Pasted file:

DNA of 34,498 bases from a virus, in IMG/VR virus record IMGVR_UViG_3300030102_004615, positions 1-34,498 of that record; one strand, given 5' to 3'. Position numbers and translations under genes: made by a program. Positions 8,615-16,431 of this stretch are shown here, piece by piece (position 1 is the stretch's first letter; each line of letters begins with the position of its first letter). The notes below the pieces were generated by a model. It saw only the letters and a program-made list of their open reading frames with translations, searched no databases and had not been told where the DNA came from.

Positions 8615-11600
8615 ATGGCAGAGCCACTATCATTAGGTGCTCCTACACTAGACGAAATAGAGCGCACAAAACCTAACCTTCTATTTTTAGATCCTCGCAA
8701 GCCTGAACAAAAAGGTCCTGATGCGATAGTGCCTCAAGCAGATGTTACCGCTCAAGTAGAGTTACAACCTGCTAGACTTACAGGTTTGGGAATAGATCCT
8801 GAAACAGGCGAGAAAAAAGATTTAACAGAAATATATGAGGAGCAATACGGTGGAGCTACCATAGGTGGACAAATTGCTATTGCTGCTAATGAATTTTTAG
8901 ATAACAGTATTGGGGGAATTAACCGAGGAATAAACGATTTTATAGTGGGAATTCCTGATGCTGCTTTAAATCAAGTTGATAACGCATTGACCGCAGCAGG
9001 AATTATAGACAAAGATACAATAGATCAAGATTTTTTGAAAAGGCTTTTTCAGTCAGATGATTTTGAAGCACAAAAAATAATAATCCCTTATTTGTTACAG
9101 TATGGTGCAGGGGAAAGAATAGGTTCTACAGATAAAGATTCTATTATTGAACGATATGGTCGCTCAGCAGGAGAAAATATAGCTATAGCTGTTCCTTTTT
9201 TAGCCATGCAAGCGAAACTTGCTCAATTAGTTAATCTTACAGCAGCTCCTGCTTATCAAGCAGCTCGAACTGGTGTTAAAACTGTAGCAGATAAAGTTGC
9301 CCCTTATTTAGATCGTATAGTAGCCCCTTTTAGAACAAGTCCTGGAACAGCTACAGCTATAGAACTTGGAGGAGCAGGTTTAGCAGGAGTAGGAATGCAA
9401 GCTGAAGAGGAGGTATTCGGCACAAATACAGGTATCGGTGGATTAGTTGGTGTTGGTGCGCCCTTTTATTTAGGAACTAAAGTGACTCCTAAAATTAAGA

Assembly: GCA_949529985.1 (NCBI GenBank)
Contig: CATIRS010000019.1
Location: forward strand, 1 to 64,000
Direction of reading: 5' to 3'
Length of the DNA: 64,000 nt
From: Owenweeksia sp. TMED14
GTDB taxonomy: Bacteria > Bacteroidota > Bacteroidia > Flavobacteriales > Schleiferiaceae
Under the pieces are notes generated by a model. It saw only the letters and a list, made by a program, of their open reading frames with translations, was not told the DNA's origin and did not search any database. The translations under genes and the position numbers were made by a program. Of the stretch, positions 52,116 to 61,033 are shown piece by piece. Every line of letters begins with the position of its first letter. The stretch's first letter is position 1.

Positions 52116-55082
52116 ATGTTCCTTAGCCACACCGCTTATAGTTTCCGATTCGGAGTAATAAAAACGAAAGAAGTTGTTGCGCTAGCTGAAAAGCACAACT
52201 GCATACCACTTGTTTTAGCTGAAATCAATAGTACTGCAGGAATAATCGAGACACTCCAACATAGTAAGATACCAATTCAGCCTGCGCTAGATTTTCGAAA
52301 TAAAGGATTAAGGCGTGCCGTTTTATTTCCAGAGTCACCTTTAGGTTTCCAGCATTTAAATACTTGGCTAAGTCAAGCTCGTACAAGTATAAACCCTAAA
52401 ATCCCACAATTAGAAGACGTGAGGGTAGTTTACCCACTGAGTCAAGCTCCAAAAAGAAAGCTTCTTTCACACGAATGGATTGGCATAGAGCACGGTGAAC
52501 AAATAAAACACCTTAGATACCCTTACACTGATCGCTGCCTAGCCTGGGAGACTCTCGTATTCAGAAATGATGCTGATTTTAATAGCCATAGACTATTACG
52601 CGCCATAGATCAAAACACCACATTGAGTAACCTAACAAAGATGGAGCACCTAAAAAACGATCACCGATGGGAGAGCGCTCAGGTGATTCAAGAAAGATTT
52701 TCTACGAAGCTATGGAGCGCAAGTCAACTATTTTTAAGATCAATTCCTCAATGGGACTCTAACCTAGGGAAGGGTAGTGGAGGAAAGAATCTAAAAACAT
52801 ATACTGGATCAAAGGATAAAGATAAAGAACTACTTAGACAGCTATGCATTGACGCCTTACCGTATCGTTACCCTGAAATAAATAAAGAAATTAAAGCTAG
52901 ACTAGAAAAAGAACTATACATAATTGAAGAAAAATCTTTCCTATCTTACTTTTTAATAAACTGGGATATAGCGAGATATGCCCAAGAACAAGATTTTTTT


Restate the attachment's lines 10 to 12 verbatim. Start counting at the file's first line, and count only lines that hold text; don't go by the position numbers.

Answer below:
9301 CCCTTATTTAGATCGTATAGTAGCCCCTTTTAGAACAAGTCCTGGAACAGCTACAGCTATAGAACTTGGAGGAGCAGGTTTAGCAGGAGTAGGAATGCAA
9401 GCTGAAGAGGAGGTATTCGGCACAAATACAGGTATCGGTGGATTAGTTGGTGTTGGTGCGCCCTTTTATTTAGGAACTAAAGTGACTCCTAAAATTAAGA

Assembly: GCA_949529985.1 (NCBI GenBank)